By henrymartinhm, Mar 20 2017 07:13PM
We walk up the long stretch of Krakowskie Przedmiescie; a street dotted with light from bars and restaurants, tourists returning to their hotels, young people wavering outside, smoking.
Then we reach the rynek Starego Miasta at the Warsaw Old Town; a square alive with small electric lights and canopy-covered diners eating their late dessert and arguing for who would pay the bill. Men in middle age pump water from the water fountain and smile like children to have their picture taken.
We have visited many squares like this; a construction of something long ago bombed; a kind of homage, a sort of memorial. The Old Town suggests the proportions in which life was lived before the war; it suggests the harmony or uniformity of the collective will toward survival. The stars have stayed the same of course (or are they more dim) unaffected by everything below.
Summer means sitting outside in shorts until you get goosebumps. It means being more free with laughter, more generous. Winter means that we pass each other by, our eyes downturned to watch our feet in case the ground should bite them off.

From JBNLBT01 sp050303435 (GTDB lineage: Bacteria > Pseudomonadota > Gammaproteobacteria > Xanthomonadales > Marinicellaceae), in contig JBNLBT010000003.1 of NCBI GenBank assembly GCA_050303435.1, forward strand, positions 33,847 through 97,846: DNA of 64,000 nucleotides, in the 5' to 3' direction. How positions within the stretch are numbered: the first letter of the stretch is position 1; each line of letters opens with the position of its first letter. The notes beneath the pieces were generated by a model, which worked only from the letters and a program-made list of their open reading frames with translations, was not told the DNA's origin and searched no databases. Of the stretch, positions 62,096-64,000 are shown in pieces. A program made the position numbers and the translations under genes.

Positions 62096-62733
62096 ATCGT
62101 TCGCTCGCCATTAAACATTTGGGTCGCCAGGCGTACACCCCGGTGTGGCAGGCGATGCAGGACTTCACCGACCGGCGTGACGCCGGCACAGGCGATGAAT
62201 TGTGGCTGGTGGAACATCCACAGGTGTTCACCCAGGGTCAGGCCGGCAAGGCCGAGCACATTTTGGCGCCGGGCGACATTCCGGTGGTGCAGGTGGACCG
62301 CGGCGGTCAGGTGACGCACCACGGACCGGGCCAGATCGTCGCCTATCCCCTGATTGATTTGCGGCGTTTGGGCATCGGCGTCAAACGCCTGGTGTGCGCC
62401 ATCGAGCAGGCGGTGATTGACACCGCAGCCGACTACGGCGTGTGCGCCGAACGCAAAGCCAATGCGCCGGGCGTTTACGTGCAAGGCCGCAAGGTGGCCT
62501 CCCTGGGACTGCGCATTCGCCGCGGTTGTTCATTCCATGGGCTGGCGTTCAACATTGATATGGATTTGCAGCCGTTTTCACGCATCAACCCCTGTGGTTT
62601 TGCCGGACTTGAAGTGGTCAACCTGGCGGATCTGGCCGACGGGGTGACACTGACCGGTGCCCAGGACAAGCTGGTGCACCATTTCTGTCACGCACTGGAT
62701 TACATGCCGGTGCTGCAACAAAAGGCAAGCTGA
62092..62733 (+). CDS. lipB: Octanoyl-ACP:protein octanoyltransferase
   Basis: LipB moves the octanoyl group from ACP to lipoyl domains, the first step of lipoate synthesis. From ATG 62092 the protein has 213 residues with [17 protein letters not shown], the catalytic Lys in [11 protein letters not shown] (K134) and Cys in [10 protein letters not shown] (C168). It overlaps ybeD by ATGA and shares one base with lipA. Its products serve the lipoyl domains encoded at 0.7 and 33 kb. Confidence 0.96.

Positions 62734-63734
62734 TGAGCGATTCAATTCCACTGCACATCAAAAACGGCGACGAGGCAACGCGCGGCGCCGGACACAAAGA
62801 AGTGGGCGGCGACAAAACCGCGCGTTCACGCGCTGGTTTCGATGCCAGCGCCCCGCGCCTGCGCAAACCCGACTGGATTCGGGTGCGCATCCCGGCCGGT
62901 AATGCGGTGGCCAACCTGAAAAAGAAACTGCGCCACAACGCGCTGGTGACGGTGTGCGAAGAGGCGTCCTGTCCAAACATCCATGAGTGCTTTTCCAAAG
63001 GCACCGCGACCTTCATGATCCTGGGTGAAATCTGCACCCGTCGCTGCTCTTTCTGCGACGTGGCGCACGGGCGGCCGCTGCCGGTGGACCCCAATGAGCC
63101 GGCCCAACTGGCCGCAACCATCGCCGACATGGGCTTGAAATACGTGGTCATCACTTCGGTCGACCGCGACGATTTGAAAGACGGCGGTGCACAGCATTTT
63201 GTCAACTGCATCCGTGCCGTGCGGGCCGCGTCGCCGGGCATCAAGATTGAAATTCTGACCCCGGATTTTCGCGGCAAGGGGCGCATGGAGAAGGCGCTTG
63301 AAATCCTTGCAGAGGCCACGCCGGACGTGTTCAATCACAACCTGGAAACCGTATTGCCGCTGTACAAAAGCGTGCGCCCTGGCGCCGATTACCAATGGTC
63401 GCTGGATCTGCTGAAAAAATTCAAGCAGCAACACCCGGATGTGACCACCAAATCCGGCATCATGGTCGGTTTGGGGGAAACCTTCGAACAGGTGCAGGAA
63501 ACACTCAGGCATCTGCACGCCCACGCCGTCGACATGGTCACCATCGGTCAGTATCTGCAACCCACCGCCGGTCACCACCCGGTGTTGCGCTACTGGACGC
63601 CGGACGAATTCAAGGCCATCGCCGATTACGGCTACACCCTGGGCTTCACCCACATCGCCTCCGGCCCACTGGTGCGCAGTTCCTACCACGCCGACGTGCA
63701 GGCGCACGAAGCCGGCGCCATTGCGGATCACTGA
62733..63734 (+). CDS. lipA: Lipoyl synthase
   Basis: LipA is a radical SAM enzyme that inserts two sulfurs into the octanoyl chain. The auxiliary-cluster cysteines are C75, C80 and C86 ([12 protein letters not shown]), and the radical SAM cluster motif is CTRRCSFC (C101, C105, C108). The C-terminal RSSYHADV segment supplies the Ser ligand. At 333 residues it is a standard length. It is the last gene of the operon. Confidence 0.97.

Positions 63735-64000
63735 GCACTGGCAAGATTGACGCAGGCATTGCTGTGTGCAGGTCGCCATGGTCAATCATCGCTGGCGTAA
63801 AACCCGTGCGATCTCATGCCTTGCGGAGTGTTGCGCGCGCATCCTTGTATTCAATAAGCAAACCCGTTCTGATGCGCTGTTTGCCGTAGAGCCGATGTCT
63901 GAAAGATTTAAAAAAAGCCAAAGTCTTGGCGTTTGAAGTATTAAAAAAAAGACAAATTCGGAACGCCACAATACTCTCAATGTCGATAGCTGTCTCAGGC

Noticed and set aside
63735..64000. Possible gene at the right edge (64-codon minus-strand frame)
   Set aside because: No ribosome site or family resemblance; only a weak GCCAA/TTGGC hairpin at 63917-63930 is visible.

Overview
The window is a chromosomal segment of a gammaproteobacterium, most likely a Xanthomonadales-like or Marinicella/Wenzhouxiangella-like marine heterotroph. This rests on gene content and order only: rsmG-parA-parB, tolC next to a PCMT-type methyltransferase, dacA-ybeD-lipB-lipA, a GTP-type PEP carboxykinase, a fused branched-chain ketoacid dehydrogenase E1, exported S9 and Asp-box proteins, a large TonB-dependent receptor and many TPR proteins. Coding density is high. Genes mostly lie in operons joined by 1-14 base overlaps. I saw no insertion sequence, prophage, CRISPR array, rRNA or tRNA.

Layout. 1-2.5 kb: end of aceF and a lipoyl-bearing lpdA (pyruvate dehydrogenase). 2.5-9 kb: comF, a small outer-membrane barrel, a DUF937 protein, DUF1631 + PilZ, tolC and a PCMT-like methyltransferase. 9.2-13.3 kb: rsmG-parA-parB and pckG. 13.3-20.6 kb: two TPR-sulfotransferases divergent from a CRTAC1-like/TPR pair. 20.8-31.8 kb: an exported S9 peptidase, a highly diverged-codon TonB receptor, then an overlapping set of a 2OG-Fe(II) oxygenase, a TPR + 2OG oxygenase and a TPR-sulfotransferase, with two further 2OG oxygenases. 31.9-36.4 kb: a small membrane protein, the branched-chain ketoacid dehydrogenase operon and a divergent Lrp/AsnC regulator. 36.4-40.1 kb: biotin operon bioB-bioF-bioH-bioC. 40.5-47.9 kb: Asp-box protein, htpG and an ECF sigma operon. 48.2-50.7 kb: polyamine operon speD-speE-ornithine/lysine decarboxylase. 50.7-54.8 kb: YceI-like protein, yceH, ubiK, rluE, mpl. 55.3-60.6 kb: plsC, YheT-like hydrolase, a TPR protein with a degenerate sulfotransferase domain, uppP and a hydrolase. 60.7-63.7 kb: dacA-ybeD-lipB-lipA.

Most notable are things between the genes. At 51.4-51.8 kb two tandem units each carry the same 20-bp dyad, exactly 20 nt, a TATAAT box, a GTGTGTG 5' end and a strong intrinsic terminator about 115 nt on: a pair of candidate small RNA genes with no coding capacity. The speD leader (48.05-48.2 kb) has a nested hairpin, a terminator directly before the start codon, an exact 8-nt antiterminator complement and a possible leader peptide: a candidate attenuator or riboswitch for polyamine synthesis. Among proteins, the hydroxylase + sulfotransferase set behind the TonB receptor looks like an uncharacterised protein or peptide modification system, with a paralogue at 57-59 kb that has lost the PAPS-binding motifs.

Warsaw: a piano thumps behind a wall, a waitress in a miniskirt carries freshly laundered tablecloths into the night for the morning breakfast table, lonely men obsess with their phones, women are determined not to fall as they stride across the uneven cobbles of the square, in Plac Zbawiciela the Tecza rainbow is desecrated with a petrol bomb, a sign in a low-lit street says "world problems are now local," in the dark streets of old Stalowa we see a street altar with a Byzantine virgin and child, a communal wasteland with a solitary child, the dark hallways in buildings evacuated during the war, still empty, or so it seems to us.
We are accidental tourists, here to observe, until we move away.